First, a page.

If you have recently expanded your construction business and want to begin taking on larger contracts, then you will likely need to bid on projects. If you are new to this process, then you may not understand the intricacies of the bidding process. One such intricacy involves securing a bid bond. If you have never heard of this sort of bond before, then keep reading to learn about some important facts about them and why they may be necessary in the construction business.
What Is A Bid Bond?
Before you learn anything else, you should understand what a bid bond actually is. A bid bond is a financial bond that serves as an insurance policy to the project coordinator that the project will not fall into financial ruin if you fail to complete the construction project according to your bid contract. In other words, the bid bond protects the project holder extreme financial losses if you simply choose to walk away from the process. In the same right, the bond is an incentive for you to bid fairly without undercutting a competitor simply to get a job. If you later find out that the job is not financially feasible, then you will need to forfeit the bond and you will need to pay for this.
Basically the bid bond says that you are a serious contender in the construction bidding process. It also allows the project coordinator or customer to use your business without as much risk. This may be extremely important if you have not taken on a large project before. You can then gain experience and boost your reputation in the process.
In particular, the bid bond is a surety bond. Surety bonds are a bit confusing. In the simplest of terms, the bonds are like an insurance policy that you purchase. However, the bond is also used like collateral or a loan. If you fail to meet the needs of the contract, then the surety bond kicks in and pays the agreed upon amount if the contract is broken. You will then need to make payments to the surety company until the bond is paid off in full. You may also need to pay legal fees if the contract is broken and the customer sues to gain access to the bond.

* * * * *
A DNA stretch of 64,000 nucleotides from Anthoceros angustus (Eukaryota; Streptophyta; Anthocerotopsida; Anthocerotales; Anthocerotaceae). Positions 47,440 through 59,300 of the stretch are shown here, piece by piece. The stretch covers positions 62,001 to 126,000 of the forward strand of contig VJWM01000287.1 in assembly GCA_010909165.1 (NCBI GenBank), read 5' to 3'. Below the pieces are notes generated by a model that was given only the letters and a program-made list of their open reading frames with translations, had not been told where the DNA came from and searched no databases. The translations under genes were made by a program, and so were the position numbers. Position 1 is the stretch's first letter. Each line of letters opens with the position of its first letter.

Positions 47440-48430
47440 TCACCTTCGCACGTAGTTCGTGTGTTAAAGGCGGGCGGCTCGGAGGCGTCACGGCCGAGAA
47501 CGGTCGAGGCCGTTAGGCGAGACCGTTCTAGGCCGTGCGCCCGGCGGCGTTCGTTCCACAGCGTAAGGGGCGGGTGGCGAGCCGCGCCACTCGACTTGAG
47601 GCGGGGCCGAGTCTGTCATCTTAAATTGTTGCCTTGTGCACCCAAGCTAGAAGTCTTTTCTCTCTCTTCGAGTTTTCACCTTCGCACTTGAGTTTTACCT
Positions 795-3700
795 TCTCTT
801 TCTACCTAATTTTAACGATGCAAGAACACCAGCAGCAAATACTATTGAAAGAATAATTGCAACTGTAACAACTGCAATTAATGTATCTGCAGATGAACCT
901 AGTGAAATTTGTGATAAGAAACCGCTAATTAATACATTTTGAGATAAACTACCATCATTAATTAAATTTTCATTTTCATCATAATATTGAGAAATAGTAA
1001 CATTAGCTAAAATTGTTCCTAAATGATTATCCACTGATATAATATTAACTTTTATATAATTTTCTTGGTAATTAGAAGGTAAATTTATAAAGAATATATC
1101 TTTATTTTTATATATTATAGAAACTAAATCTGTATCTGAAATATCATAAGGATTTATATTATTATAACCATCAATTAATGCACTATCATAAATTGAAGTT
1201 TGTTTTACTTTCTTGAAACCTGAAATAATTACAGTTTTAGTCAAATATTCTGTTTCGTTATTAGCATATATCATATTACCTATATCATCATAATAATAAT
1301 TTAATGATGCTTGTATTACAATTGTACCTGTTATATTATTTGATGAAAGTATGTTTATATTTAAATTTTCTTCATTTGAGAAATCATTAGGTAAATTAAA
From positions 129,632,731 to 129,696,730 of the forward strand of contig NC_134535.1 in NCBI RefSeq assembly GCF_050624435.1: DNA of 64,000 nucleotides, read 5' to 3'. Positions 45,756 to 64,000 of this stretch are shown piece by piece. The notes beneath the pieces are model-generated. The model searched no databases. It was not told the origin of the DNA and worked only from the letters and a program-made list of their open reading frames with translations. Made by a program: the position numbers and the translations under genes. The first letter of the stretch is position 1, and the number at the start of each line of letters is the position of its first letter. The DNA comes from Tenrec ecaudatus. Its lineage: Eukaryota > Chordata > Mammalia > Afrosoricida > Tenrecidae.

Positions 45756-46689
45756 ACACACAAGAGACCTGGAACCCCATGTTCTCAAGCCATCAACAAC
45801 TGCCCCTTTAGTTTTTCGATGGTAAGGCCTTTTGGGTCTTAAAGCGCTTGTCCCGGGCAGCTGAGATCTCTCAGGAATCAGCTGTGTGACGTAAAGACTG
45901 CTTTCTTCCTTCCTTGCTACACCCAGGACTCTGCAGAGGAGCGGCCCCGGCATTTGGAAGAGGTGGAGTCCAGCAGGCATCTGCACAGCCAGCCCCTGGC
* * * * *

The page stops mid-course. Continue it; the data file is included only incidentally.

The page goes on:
Also, you should understand that if you are a contractor, you will need a specific type of surety bond. However, this is something that you may need to get in addition or as an alternative to a bid bond. This is called a contractor bond.
How Do You Acquire A Surety Bond?
If you are bidding on a specific contract, then you will need to fill out an application with a surety company. You will need to specifically apply for a bid bond and you should do so before you actually start the bidding process. If the bid is more less than a quarter of a million dollars, then the process is fairly straightforward. You will need to answer questions about the specific bid amount, the date that you intend on placing the bidding, and information about your business. Specifically, the bid bonding business will want to know how long you have been in business. You will typically need to provide credit score information as well and inform the bid company if you have ever applied for or received a bid bond.
If you are bidding on a large job that is over a quarter of a million dollars, then you may need to provide more specific details about your own financial information as well as the financials of your business. For example, you may need to provide past profit information as well as future profit forecasts. Costs and accounting data may be required as well as business loan information.